CLOSE CALL: Ben Bird was lucky to escape with just a graze when he rode into a mantrap in Amamoor State Forest. Any faster and he could have been decapitated, police say.
CLOSE CALL: Ben Bird was lucky to escape with just a graze when he rode into a mantrap in Amamoor State Forest. Any faster and he could have been decapitated, police say. Contributed

Gympie man lucky to be alive after riding into sick mantrap

A WIRE mantrap capable of decapitating motorcyclists gave Langshaw resident Ben Bird a horrifying brush with injury when he crashed into it while riding in Amamoor State Forest on Tuesday afternoon.

Checking fencing on an adjoining paddock, the cattle property caretaker was riding on the well-used public track when he was struck around the neck by the trip-wire, jerked upwards and thrown from his bike.

Even at the low-speed of 15kmh, Mr Bird had not seen the razor-thin tie strung between two trees, just one kilometre from the Gympie Music Muster site.

TERROR WIRE: A wire tied between trees across a forestry bike track could have seriously injured Langshaw's Ben Bird when it knocked him from his bike on Tuesday.
TERROR WIRE: A wire tied between trees across a forestry bike track could have seriously injured Langshaw's Ben Bird when it knocked him from his bike on Tuesday. Ben Bird

The crash left him with grazes to the neck, but also the chilling thought of what would have happened had it been the weekend when the motorbike adventurer rides at faster speeds on the track with friends.

"I only just took off on the bike and I was looking at the fence line," Mr Bird said.

"When I ran into it, it jerked me off the bike, and I fell down.

"Lucky I wasn't going too fast or it would have been game over."

 

LOOKING ON THE BRIGHT SIDE: Ben Bird holds the wire that could have decapitated him if he had been riding faster when he ran into it in the forestry.
LOOKING ON THE BRIGHT SIDE: Ben Bird holds the wire that could have decapitated him if he had been riding faster when he ran into it in the forestry. "II'll probably make use of it for fixing up some fences," he said. Contributed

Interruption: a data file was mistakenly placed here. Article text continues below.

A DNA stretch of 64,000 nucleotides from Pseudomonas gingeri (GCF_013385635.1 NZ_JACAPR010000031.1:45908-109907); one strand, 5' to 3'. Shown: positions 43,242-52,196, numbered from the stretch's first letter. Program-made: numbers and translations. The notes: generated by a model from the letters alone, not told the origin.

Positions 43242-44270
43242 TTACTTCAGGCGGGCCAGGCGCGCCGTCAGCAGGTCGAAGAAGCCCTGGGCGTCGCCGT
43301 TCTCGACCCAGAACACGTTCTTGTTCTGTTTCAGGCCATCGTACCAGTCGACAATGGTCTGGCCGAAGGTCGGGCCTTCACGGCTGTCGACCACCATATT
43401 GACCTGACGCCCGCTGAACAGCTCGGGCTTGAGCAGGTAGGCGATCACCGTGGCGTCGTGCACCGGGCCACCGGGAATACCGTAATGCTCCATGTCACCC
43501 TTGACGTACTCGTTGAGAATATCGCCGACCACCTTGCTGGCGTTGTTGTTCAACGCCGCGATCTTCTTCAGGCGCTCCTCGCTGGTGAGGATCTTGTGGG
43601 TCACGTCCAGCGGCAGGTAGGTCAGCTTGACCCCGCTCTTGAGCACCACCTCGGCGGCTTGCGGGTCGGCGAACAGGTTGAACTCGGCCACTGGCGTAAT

Imbil police acting sergeant Bill Greer said while the act was not common in the region it was a very worrying one and those responsible could be charged with "setting mantraps" and face up to three years imprisonment.

"It is a pretty major concern, it would be easy to decapitate someone," he said.

A similar incident involving a motorcyclist and a barbed-wire fence erected across a roadway in Amamoor State Forest years ago had caused serious injury, while more than two decades ago a motorcyclist was killed in Maryborough when he ran into a wire trap, Sgt Greer said.

 

Ben Bird was lucky to walk away with only graze to the neck when he crashed into
Ben Bird was lucky to walk away with only graze to the neck when he crashed into "mantrap" in Amamoor State Forest on Tuesday. Contributed

"It has the potential to kill and it does and has happened.

"I have no doubt if you caught it just under the helmet it would decapitate instantly.

"The reality is if you kill someone, you could be up for homicide," he said.

Sgt Greer, who is jointly investigating the incident with Queensland park and Wildlife, said the motive would unlikely "be for fun" but rather out of frustration over people using the public track that abuts private property.

Ben Bird
Ben Bird Contributed

Mr Bird shared his experience on social media, alarming readers enough to share it more than 7500 times and entice 2600 comments.

Many described the act as sick and disgusting, while some knew people who had been injured by crashing into similar traps.

The 25-year-old motorbike enthusiast, who had been riding since he was five, said the sport was now tarnished.

"I will constantly be worrying about it," he said.

"I feel very luck, but very uneasy."

 

Ben Bird has been riding a motorbike since he was five and has never come across a mantrap before.
Ben Bird has been riding a motorbike since he was five and has never come across a mantrap before. Contributed